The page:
bawdy riddles, anthems to no flag, and answer, and so on

“I will do what I can,” Schiller wrote to Goethe in 1794, “and when the building collapses I will perhaps have rescued what is worth preserving from the fire.”

Despite the fragility of his health, Schiller produced most of his best work over the course of the following nine years. Or should I say because of the fragility of his health?

Why mention that in a response to new books by Alex Caldiero? Because after losing 12 inches of his colon last year (which left him, I told Alex, a semi-colon), Alex has been increasingly aware of his mortality. And that awareness has pushed him to finish projects he has had working on for years.

When Alex’s book Some Love is published by Signature Press next month, it will be the latest in a most remarkable series of recent publications, including sonosuono (Elik Press, 2013), a series of chapbooks, some of which I have written about (click HERE for one example) and the new books pictured here.

Alex Caldiero, A. F. Caldiero, A. A. F. Caldiero, and A. (AIMG_6601.) F. Caldiero, and Alissandru (Alex) F. Caldiero — these are the various appellations asserted by my dear friend Alex on the covers or title pages of these ten new (old) books. New because they have been created in the last few months. Old because they have not been created ex nihilo but ex notebookio. They bear double dates: 1991, 2014; 1989, 2014; 2008, 2014; 2004, 2015; 2007, 2014; 2006, 2015; and so on. Small editions, they are rarities from the moment of creation. My copy of Island Soul (Part One), for instance, is the 5th of 8 copies. The books have passed so quickly from Alex’s hand to mine (and they run from 16 to 120 pages) that I haven’t read them all yet. But I couldn’t help but peek into them. Here some first reports from those initial explorations. First the titles (I love Alex’s titles, once wrote a poem of his titles):



anthem to no flag



TEXTSPIRE “the heartbeats of sleep”

[the title of this little book is two Hebrew letters]

2004 / 2005 / 2006 (a grid book)

and answer

X-ing the Calendar [I wrote about this in an earlier post]

In his foreword to the Bawdy Riddles Alex writes that “The riddles and tongue twisters here collected were gathered in the late 60’s and early 70’s. They were all uttered by women — beautiful, old women who got a kick out of seeing the expression on my face as I sought to unravel their riddles. For the most part, I could not solve a riddle, because my mind was so prejudiced by the content that only obscene replies suggested themselves. This, of course, was the intent of telling these earthy riddles.”

Three examples:

Men with men can do it; Men with women also; But women with women, no. – Holy Communion –

Five little pricks / And one big cock; / Bumpitibump, / Into the twat. – Toes and foot going into the sock –

It goes in hard / And comes out soft. – Pasta –

The book titled bed  is a series of poems about experiences in bed. It is printed on long sheets of off-white paper. Two of the more religious of them:

BED PRAYER lord, lead us lovingly onto our mattresses

BED CONFESSION bless me father for I have slept.

anthem to no flag is a book of over 100 pages, rich with poetry and drawings. Here a representative page: alexanthem And here a poem about (as so many of Alex’s works are) language and meaning:

next you should

write the word fuck

but you don’t want little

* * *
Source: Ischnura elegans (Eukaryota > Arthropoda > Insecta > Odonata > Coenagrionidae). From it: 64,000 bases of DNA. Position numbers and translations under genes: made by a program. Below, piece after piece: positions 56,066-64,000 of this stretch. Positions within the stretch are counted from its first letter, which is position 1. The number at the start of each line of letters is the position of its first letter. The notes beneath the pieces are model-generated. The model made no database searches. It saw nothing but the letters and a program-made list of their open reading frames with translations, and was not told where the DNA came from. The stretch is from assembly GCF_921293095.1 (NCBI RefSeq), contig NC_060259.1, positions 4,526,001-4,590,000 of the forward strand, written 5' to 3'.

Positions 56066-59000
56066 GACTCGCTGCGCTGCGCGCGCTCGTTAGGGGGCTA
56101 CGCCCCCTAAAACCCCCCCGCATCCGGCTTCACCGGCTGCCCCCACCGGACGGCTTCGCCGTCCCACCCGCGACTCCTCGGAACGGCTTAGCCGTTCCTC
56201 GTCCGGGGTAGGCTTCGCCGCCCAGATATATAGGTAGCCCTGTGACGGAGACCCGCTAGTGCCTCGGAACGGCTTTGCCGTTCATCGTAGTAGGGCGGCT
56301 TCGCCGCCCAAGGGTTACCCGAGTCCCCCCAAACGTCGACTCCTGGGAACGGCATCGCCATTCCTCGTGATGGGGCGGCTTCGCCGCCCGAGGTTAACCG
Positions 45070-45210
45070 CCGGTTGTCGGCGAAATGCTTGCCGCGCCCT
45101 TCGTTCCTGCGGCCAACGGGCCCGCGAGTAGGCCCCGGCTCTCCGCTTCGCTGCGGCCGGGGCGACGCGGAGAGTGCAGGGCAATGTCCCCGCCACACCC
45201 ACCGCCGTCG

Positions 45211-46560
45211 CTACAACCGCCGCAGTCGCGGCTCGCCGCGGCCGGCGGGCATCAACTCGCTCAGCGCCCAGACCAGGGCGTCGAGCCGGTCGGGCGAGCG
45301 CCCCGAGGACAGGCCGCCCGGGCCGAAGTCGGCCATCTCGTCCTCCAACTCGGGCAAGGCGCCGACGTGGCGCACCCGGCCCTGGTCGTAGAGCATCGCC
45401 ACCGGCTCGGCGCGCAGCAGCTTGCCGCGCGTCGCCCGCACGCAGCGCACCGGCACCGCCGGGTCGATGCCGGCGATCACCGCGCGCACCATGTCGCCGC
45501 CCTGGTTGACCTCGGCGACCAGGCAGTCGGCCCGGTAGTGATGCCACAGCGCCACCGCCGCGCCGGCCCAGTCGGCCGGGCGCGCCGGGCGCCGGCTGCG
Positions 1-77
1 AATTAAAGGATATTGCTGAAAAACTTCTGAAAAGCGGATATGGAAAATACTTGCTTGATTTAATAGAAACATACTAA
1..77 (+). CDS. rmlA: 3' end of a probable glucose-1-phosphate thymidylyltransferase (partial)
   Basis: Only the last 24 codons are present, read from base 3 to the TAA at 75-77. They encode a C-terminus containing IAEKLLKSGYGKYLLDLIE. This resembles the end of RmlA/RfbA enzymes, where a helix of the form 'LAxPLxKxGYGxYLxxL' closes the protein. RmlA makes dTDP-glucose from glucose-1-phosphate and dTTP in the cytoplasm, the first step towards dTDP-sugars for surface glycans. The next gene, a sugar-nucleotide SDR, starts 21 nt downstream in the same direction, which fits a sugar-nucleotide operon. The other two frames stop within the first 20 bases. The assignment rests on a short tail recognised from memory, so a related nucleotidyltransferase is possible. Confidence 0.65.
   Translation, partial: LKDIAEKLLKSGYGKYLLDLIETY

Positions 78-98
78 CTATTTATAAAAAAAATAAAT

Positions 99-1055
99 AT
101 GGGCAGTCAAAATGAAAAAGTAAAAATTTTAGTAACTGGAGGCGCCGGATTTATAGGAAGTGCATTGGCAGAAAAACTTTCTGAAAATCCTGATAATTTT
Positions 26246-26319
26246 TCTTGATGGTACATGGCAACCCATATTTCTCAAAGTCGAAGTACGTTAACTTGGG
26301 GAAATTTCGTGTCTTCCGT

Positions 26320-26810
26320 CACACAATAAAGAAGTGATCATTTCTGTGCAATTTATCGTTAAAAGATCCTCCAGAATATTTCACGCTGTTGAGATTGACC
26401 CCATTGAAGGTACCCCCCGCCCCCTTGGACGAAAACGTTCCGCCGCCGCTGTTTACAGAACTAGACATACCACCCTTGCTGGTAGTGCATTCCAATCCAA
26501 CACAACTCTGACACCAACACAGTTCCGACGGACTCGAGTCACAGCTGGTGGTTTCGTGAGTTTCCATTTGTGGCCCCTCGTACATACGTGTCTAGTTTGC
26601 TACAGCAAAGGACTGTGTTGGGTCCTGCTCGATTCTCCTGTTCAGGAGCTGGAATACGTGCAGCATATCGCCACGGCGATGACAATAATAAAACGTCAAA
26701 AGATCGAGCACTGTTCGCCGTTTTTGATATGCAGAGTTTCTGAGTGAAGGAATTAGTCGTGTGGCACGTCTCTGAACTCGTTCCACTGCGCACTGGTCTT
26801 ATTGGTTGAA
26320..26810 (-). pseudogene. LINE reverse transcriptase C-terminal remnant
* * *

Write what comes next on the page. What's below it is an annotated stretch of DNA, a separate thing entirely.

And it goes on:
children to read it

and you don’t want

certain sensitive or

impressionable people

to read it or hear it

said and have them

get upset and get nauseous

& have nightmares and

get urges they don’t

understand but which

could lead to random acts

of sex or god forbid

self abuse that’s how

it happens that’s how

that thing & things like

it happen and it’s

not worth the risk &

it don’t justify

aesthetic value

saying it not fo’

if you

would I’

not help


problem you



KINESTHESIA3a is, in some ways, the oddest of the books, a book from Alex’s past, a mystical book growing out of a poet’s use and creative misuse of the Hebrew language. Facing pages from the little volume: img005 Island Soul (Part One), printed on 8X10 paper, the largest of these books, if not the longest, contains several self portraits, of which this is my favorite: img006

Mind/body problem posed. Mind/body problem illustrated. Mind/body problem no problem.

About Scott Abbott

I received my Ph.D. in German Literature from Princeton University in 1979. Then I taught at Vanderbilt University, BYU, and Utah Valley State College. At Utah Valley University, I directed the Program in Integrated Studies for its initial 13 years and was also Chair of the Department of Humanities and Philosophy for three years. My publications include a book on Freemasonry and the German Novel, two co-authored books with Zarko Radakovic (REPETITIONS and VAMPIRES & A REASONABLE DICTIONARY, published in Serbo-Croatian in Belgrade and in English with Punctum Books), a book with Sam Rushforth (WILD RIDES AND WILDFLOWERS, Torrey House Press), a "fraternal meditation" called IMMORTAL FOR QUITE SOME TIME (University of Utah Press), and translations of three books by Austrian author Peter Handke, of an exhibition catalogue called "The German Army and Genocide," and, with Dan Fairbanks, of Gregor Mendel's important paper on hybridity in peas. More famously, my children are in the process of creating good lives for themselves: as a model and dance/yoga studio manager, as a teacher of Chinese language, as an ecologist and science writer, as a jazz musician, as a parole officer, as a contractor, as a seasonal worker (Alaska and Park City, Utah), and as parents. I share my life with UVU historian Lyn Bennett, with whom I have written a cultural history of barbed wire -- THE PERFECT FENCE (Texas A&M University Press). Some publications at
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